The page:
“In an office space, the return air would be around 80 degrees F. because you’re trying to keep the space at 70,” Drooks explains. “In a computer room or data center, you could have the return air temperature run up to 90 to 95 degrees F., where it’s at least giving you some partial cooling. You can increase the number of hours per year that the economizer operates, and ultimately you’re saving money by expanding your acceptable conditions.”

This part of the inspection should also include a brief check to make sure no one has overridden the damper controls, Drooks adds.

“One big thing that happens in a lot of buildings is that the operators disable the outside air dampers closed because it’s cheaper to run the units on full air recirculation than outside air,” he says. “That only requires a simple inspection.”PageBreak

4) Assess Filter Performance
Are you using the right filters for your environment? Most office buildings can use filters graded between MERV 8 and MERV 13, Moser says, while cleanroom areas like laboratories and spaces with high-tech equipment would likely want higher grades.

“If you’re located in an area where the outside air smells for whatever reason, some facilities use charcoal filtration in order to scrub the smells out,” Moser adds. “There was a project we worked on in Utah where if the wind was right, you could actually smell a rendering plant. They were looking hard at charcoal filtration.”

Data centers also benefit from installing particulate sensors, either in the unit itself or on the roof, to determine exactly what pollutants could affect the sensitive equipment inside, Drooks notes.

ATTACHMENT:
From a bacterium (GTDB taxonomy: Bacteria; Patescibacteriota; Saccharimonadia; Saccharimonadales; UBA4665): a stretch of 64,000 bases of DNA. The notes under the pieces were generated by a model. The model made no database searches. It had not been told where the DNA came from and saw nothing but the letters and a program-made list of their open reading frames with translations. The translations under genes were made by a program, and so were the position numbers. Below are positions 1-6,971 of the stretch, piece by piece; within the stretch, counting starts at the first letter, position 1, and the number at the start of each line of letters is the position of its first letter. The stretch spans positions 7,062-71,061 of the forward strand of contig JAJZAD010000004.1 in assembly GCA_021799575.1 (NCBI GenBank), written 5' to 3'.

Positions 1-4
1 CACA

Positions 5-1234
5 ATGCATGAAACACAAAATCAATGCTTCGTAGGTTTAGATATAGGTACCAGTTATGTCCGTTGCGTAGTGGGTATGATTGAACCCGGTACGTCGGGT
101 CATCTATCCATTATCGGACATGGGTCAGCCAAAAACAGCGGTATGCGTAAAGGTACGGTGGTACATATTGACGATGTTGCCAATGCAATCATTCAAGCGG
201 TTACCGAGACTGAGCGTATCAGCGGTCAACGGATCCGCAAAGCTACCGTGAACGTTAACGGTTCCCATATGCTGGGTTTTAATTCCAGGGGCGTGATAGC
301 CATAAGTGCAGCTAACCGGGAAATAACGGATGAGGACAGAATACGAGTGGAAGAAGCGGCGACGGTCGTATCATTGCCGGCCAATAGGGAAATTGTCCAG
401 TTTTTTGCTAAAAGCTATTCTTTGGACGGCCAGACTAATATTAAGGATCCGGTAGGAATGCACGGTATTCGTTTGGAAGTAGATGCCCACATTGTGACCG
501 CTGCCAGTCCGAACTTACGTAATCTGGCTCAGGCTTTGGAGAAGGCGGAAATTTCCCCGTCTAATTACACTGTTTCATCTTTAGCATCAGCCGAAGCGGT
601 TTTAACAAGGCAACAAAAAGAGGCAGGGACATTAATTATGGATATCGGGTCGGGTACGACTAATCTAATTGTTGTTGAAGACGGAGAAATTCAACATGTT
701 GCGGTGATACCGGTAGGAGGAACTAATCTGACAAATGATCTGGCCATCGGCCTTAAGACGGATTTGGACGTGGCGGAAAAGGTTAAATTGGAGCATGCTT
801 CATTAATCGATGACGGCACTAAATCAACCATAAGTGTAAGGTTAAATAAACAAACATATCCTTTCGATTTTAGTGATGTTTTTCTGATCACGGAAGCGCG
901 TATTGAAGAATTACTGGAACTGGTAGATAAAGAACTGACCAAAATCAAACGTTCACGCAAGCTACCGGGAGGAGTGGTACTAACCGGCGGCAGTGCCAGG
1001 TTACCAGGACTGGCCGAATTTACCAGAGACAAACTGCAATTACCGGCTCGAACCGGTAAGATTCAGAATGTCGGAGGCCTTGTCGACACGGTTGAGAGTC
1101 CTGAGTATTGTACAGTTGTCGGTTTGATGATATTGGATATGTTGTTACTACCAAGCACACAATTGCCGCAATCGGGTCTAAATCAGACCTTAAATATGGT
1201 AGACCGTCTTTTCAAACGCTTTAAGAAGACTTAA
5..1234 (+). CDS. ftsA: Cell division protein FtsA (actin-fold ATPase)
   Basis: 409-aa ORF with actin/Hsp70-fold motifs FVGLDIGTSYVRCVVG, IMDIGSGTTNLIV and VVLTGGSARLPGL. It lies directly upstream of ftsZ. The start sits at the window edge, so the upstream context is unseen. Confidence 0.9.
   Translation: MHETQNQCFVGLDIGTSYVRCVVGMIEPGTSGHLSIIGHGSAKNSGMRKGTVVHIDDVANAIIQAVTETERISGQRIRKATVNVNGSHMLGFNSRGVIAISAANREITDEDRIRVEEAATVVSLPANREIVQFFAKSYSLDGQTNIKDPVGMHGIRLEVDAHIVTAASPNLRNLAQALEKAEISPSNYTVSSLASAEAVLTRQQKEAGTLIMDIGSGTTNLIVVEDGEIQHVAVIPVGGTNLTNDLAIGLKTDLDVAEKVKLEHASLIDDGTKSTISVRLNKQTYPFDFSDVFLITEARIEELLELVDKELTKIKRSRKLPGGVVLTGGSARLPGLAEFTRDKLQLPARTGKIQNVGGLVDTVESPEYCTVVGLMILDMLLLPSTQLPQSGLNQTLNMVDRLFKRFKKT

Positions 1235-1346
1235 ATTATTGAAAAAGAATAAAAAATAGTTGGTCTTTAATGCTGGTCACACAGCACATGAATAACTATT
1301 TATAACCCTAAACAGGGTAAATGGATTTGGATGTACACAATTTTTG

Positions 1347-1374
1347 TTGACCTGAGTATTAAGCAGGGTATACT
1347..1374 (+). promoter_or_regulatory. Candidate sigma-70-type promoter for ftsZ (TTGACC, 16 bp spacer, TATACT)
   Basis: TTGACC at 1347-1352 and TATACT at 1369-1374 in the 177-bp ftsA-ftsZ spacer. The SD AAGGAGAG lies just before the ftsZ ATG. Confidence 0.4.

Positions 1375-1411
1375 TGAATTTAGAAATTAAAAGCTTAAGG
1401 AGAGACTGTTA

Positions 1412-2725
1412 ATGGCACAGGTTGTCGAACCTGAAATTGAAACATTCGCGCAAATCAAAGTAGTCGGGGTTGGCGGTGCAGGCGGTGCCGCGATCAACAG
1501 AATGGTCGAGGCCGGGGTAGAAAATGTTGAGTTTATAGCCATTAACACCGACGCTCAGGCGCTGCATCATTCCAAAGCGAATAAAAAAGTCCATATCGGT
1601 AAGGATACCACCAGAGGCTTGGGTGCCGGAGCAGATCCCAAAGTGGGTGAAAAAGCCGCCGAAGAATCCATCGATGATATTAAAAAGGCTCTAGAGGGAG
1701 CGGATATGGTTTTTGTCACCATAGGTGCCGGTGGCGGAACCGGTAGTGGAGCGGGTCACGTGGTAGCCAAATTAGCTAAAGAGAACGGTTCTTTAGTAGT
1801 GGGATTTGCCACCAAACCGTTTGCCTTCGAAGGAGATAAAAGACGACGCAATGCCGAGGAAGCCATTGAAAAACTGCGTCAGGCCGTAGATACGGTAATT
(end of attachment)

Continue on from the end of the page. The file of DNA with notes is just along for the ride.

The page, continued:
For example, corrosive pollutants such as salty air in ocean-adjacent places wreak havoc on cords and other sensitive electronic components. Periodic emergencies can also cause emissions that can affect your economizer.

“If you have smoke from a fire down the street and it gets pulled into the building, it’s going to set off all of your smoke detectors, which in some cases are set up to shut off a lot of your equipment,” Drooks says. “That could mean a disruption of service to certain types of clients.”

5) Consider the Data
If you have the hardware to support it, collecting energy data is a great way to monitor performance. A robust building management system (BMS) makes the job especially easy and can also aid in testing, Moser says.

“There’s an advantage to observing operation at the BMS rather than having to use separate data loggers,” Moser explains. “Some of the more sophisticated building management or automation systems can program rules into the system so that smart alarms are sent to the operators if the BMS notices the economizer isn’t working properly.”

Does your BMS have trending capabilities? Compare sensor readings and the time of day the economizer is operating to look for signs the unit isn’t functioning optimally.

“Trend the outside air temperature and humidity, when the economizer is in operation, and what the return air and mixed air conditions are,” Drooks recommends. “You want to make sure they’re operating at the times that they should for the maximum number of hours a year that they can.”

6) Rinse and Repeat
Finished checking the outside air components? Go back and perform the same tests on the relief and return air. Many FMs are tempted to skip this part and can wind up with inefficient operation and other adverse outcomes as a result.

“Many times we see economizers overridden because the relief air system isn’t working properly,” Moser explains. “When you use 100% outside air, the building becomes too pressurized and the doors don’t close properly. That can be a security issue.”

Too much outside air can overwhelm your mechanical cooling too, leading to overheated spaces, increased comfort complaints, and higher energy costs, Moser adds.

“The thing with economizers is that there’s not a visible issue. People don’t always notice if they’re not working,” Moser explains. “The building can limp along even if the economizer’s not functioning properly. It can be invisible, and the only symptom is higher energy costs.”


Janelle Penny is associate editor of BUILDINGS.